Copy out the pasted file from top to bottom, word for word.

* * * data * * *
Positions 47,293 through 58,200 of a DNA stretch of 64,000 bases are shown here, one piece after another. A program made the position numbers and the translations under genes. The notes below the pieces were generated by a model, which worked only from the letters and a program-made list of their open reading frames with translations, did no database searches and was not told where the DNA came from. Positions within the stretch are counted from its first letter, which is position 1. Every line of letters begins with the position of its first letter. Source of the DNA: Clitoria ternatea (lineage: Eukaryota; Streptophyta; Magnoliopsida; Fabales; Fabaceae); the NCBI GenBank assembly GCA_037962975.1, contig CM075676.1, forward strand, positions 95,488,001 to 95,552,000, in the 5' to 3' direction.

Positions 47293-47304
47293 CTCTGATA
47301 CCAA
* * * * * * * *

Positions 47,293 through 58,200 of a DNA stretch of 64,000 bases are shown here, one piece after another. A program made the position numbers and the translations under genes. The notes below the pieces were generated by a model, which worked only from the letters and a program-made list of their open reading frames with translations, did no database searches and was not told where the DNA came from. Positions within the stretch are counted from its first letter, which is position 1. Every line of letters begins with the position of its first letter. Source of the DNA: Clitoria ternatea (lineage: Eukaryota; Streptophyta; Magnoliopsida; Fabales; Fabaceae); the NCBI GenBank assembly GCA_037962975.1, contig CM075676.1, forward strand, positions 95,488,001 to 95,552,000, in the 5' to 3' direction.

Positions 47293-47304
47293 CTCTGATA
47301 CCAA